Meet the ingenious pitcher plant, the siren of the plant world. Over the course of time it has developed a super-efficient system to lure, trap and digest its food.
Step One: The Lure
The pitcher plant is designed for deception. It uses its wide assortment of flashy colors and patterns to attract visitors. They can be found in spotted apple green, dappled red, purple pinstripe and a pink and white lace, all quite appealing to a bug’s eye. Some have a dainty ruffled lid that not only serves as a canopy, keeping the vessel from flooding with rain water, but also as an attractive landing pad for flying insects.
Scent is perhaps the pitcher plant’s perfect lure. It beguiles its prey with an irresistible, sweet nectar-filled aroma which is secreted from glands on the lip of the plant, which is called the peristome.
The moment the unsuspecting creature lands on this lip it is often too late. In some cases the pitcher plant’s seductive nectar is not only slippery, but also laced with a narcotic. The slippery rim proves too treacherous to maneuver and the visitor slips and plunges down the wild water slide to a liquid-filled pit.
Step Two: The Trap
In the pit the creature finds a medieval torture chamber designed to keep captured prey put. Inside this cavity, called the “pitfall trap”, are downward pointing bayonet-like hairs and super slippery scales of a waxy nature. Some pitcher plants even have chemical-secreting crystals which remove the stickiness from the pads of its prey rendering them helpless for vertical climbs.
Step Three: The Meal
The fluid in the pitfall trap is filled with rainwater, dew and an enzyme similar to our stomach acid that aids the plant in digestion. These plants are labeled carnivores not insectivores because their diets consist of not only insects, but spiders, mites, and small lizards. Pitcher plants have a wide variety of favorite snacks: some varieties of pitcher plants have been known to dine on small fish during flooding , others in Southeast Asia have been found with skeletons of small rodents inside.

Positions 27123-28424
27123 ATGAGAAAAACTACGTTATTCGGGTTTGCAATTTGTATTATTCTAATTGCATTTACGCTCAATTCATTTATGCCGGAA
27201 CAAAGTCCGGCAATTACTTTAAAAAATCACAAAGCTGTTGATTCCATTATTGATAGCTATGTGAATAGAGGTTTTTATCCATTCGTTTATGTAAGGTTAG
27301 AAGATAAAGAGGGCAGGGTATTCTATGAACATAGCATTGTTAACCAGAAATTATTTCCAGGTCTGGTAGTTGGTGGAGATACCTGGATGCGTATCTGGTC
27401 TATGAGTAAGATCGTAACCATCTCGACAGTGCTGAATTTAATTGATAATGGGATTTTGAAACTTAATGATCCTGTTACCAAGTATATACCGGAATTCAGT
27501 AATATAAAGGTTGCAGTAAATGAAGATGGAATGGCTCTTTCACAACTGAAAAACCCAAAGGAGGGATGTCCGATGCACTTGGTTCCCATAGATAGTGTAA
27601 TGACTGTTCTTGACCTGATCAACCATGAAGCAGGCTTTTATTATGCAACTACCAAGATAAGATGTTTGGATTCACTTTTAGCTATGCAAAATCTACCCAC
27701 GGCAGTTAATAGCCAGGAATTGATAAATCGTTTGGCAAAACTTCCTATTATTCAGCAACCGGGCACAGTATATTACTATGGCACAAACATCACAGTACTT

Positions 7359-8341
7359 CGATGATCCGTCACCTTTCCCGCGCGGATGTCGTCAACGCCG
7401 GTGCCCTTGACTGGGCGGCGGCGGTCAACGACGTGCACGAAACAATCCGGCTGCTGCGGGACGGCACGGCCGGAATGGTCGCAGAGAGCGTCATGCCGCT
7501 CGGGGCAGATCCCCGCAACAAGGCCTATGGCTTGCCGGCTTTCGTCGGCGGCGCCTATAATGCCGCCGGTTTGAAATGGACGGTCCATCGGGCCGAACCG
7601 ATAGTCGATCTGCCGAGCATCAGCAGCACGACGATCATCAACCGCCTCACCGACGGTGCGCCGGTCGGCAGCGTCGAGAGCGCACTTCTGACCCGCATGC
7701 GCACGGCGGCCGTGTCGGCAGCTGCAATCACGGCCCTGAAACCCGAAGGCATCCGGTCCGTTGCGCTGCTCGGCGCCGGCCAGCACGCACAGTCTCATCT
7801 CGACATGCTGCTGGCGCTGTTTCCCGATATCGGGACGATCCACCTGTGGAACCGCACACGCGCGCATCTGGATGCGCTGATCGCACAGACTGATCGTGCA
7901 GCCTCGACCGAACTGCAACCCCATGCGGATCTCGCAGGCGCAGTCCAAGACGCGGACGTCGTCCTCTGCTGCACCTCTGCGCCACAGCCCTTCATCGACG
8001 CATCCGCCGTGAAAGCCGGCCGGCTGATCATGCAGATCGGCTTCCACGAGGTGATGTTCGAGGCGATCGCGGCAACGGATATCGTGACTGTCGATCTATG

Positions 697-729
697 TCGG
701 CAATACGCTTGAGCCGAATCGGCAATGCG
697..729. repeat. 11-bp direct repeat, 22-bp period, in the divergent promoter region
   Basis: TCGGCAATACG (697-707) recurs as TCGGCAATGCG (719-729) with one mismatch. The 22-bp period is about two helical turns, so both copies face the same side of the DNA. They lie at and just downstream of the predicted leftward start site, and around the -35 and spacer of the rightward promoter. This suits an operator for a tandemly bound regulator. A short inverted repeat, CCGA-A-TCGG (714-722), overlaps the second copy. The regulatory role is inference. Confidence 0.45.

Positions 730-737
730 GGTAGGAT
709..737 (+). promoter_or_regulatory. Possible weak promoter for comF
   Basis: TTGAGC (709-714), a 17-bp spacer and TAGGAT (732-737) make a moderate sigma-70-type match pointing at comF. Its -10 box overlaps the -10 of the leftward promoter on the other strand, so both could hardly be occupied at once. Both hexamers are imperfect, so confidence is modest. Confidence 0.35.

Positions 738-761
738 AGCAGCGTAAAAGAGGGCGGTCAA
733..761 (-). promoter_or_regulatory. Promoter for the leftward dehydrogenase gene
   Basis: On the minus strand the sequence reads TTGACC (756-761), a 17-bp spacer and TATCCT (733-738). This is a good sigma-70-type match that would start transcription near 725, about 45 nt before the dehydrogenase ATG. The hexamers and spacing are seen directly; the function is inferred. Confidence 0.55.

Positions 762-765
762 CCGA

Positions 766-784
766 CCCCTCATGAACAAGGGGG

Down in the Bog
Pitcher plants thrive in boggy soil. They learned long ago that this nutrient-poor soil was not adequate for their needs and developed a means to feed themselves. It’s believed the vessel that holds the prey-digesting juice is an adaptation of a leaf. They prefer the environment of the bog: damp and mucky and where the peaty soil does not dry out. Full sun gives them their best coloration. Pitcher plants can survive in container gardens as well.
Below is a close up view of the flowering Sarracenia purpurea. This flower is very special to those in the Canadian province of Newfoundland and Labrador.
Below is my favorite pitcher plant. This photo was taken at the Washington D C Botanic Gardens.
I took most of these photos at some of my favorite garden spots and I’ll share them with you:
If you are ever in the Washington DC area, visit the United States Botanic Gardens
A fabulous place to visit is the Missouri Botanical Gardens It’s 79 acres of gorgeous! Many varieties of pitcher plants in their Climatron.
The Riverbank Zoo and Garden in Columbia South Carolina is a wonderful hidden gem. It boasts a fabulous bog garden with many varieties of pitcher plants.
Want to see more interesting plants? Check out my post about the stinky and very rare corpse plant.